Abstract: Does Growing up with Father Involvement Matter? Investigating the Association of Black Women's Early Father Involvement to Early Childbearing (Society for Social Work and Research 22nd Annual Conference - Achieving Equal Opportunity, Equity, and Justice)

Does Growing up with Father Involvement Matter? Investigating the Association of Black Women's Early Father Involvement to Early Childbearing

Friday, January 12, 2018: 4:14 PM
Monument (ML 4) (Marriott Marquis Washington DC)
* noted as presenting author
Marquitta Dorsey, MSW, PhD Candidate, University of California, Los Angeles, Los Angeles, CA
Background: Despite historical declines in teen birth rates, black girls are the second largest racial group to become teen mothers, and more likely to experience a second birth before age 20 than any other racial groups. It is well established in the literature that father involvement can act as a protective mechanism for early sexual activity among adolescence females. The current study examined the relationship between early father involvement and early childbearing for a sample of black women living in public housing. Since much of the literature on father involvement and early sexual activity utilizes racially diverse samples from middle class families, it is important to explore protective factors related to the early life circumstances of black girls, particularly those who experience economic disadvantage. For cases where father involvement is lacking, it is also important to consider whether various maternal influences, such as maternal education and mother’s age at first birth, can serve as protective mechanisms for early births. Understanding which factors matter most to poor black girls’ early sexual development may provide valuable knowledge to both father engagement policies, and pregnancy prevention programs for girls facing economic disadvantage.

Methods: Retrospective data were collected using a cross-sectional survey design. The 110-item questionnaire was administered to a sample of black female residents ages 20-44, living in public housing (N=103). A probability, convenience sample was recruited through flyer distribution and word of mouth. Most participants grew up without a father in the home (60%) and experienced sexual debut before age 17 (62%). The average age of the sample was 32.4 and the average age at first birth was 20.2 (range=14-38).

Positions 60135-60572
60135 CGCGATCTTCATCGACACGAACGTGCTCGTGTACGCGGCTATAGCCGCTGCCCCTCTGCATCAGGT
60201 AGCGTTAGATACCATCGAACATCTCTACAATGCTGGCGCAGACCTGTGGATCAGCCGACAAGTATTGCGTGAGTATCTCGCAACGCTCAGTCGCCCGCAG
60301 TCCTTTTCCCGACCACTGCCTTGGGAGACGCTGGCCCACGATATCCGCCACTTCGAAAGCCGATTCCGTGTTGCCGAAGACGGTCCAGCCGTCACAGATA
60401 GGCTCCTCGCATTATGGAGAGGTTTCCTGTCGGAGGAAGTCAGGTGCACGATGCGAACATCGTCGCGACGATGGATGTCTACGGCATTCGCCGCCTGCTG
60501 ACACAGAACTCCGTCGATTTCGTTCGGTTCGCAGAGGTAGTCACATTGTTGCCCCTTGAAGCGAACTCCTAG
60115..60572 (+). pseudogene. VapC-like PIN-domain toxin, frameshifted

Logistic regression analysis was used to determine whether a lack of father involvement, closeness with a mother, maternal education and maternal age at first birth predicted a daughter’s early childbearing before age 20.

Results: Contrary to findings using racially diverse samples, this study reflects different experiences for a sample of economically disadvantaged black women. Early father involvement, closeness with the mother, maternal age at first birth and maternal education were not predictive of delayed sexual activity that could prevent early births, thus highlighting an earnest need for future research regarding this population.

Implications: Despite the prevalent literature that links early father involvement to early sexual activity, such findings are not applicable to the childhood experience of a sample of poor black women. The current study highlights the need for further exploration of the childhood context and sexual behavioral development of poor black women. Circumstances for mothers living in public housing may differ from those of middle class households, and therefore considerable attention should be given to the unique experiences of poor black girls.  Future qualitative studies may be useful in exploring relevant risk factors and protective mechanisms related to the sexual development of girls, specifically black females growing up without father involvement and who have experienced economic disadvantage.